|Publication number||US5457635 A|
|Application number||US 08/180,418|
|Publication date||Oct 10, 1995|
|Filing date||Jan 12, 1994|
|Priority date||Jan 14, 1993|
|Also published as||CA2113214A1, CA2113214C|
|Publication number||08180418, 180418, US 5457635 A, US 5457635A, US-A-5457635, US5457635 A, US5457635A|
|Inventors||Donald A. Scott|
|Original Assignee||Interpine Export(Nz) Limited|
|Export Citation||BiBTeX, EndNote, RefMan|
|Patent Citations (17), Referenced by (11), Classifications (13), Legal Events (5)|
|External Links: USPTO, USPTO Assignment, Espacenet|
This invention relates to apparatus for measuring and analyzing and more particularly but not solely to apparatus for measuring and analyzing log stems in order to optimise log production.
It is the aim of most commercial milling operations to maximize the value obtained from felled trees (stems). At present, this function is carried out by experienced forestry workers known as "logmakers" whose job it is to evaluate where each stem should be sawn so that the resulting logs match required market specifications and are produced according to maximum value specifications. More recently, the tools of the logmaker have included a tape measure and sometimes a separate calliper to determine log lengths and diameters. The logmaker marks the stem at appropriate positions so that a saw operator may saw the stems into lengths which have substantially the desired parameters.
A current aid to some logmakers has been the introduction of a computer based optimisation system which is currently used as an audit and/or educational tool. By manually recording information about the quality and profile (length, diameters and curvature) of the stem at selected positions, and then entering this information into a software program, the optimum cutting positions on any stem can be established which are then compared to positions evaluated by the human logmaker. The human logmaker may then be given advice on how to improve his or her skill. At present, the computer executing the optimisation program is usually not readily accessible by the logmaker. In order for the system to be used, measurements must be recorded in the field (usually on paper) and then later entered into the optimization program which is frequently available only on a remote computer. Once the program has determined the cutting positions, by returning to the logging site the human logmaker may be evaluated and given advice. This process is time consuming and laborious.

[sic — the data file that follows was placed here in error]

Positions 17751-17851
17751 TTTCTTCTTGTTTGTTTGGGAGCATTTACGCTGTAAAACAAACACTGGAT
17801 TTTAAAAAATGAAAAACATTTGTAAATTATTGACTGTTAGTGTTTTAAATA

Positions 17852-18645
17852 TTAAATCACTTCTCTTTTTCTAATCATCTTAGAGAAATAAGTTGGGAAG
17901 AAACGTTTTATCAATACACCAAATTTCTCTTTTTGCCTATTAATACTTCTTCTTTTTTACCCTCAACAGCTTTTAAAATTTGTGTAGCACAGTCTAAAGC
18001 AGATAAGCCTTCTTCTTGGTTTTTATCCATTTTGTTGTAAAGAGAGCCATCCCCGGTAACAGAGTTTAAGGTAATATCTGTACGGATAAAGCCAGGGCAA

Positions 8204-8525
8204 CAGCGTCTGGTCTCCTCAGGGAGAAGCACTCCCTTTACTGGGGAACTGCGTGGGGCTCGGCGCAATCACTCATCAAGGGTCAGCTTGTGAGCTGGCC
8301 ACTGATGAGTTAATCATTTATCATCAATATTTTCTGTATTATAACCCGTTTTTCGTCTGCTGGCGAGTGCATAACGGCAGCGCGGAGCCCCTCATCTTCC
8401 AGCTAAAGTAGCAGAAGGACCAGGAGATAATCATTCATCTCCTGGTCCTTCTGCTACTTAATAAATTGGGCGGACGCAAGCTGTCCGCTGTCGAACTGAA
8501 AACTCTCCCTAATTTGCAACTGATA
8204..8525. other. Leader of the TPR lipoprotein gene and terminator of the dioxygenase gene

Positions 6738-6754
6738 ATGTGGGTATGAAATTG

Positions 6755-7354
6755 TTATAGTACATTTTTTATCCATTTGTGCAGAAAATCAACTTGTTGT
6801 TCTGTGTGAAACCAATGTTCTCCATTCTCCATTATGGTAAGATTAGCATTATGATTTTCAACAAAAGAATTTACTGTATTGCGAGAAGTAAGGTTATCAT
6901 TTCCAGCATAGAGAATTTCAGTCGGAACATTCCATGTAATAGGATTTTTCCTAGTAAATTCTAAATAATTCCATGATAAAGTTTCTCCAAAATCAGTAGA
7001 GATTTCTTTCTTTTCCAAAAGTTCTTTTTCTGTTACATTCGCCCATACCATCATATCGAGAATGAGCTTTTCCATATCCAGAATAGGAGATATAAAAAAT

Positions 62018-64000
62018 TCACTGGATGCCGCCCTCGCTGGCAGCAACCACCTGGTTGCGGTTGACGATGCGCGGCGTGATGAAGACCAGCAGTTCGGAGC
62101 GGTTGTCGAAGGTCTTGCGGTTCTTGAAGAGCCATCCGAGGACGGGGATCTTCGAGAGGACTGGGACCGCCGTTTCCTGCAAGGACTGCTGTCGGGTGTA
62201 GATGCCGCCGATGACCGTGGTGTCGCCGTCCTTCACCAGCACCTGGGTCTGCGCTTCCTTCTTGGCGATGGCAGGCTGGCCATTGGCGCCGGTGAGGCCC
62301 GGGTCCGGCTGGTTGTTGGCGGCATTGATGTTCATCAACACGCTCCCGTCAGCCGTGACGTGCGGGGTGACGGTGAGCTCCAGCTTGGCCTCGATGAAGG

It is therefore an object of the present invention to provide apparatus for determining cut positions in stems which goes some way towards overcoming the above disadvantages or which will at least provide the industry with a useful choice.
Accordingly the invention consists in apparatus for determining cut positions in stems. The apparatus has distance measuring means which provide an output signal representative of length for determining lengths along a stem. The apparatus also has diameter measuring means which provide an output signal representative of diameter for determining the diameter of a stem at selected points along the stem. Also provided on the apparatus are data entry means to receive and output selected information relating to the quality of a stem at various positions along the stem. Computing means are also provided on the apparatus which in response to input signals from the distance measuring means, diameter measuring means and data entry means, determines the preferred cutting positions on a stem to optimise the millable timber obtained from the stem. Output means are provided to allow information determined by said computer means to be presented to the user.
The invention consists in the foregoing and also envisages constructions of which the following gives examples.
One preferred form of the present invention will now be described with the reference to the accompanying drawings in which;
FIG. 1 is a front elevation of the apparatus for measuring and analyzing log stems of the present invention;
FIG. 2 is a plan elevation of the apparatus of FIG. 1,
FIG. 3 is an end elevation of the apparatus of FIG. 1; and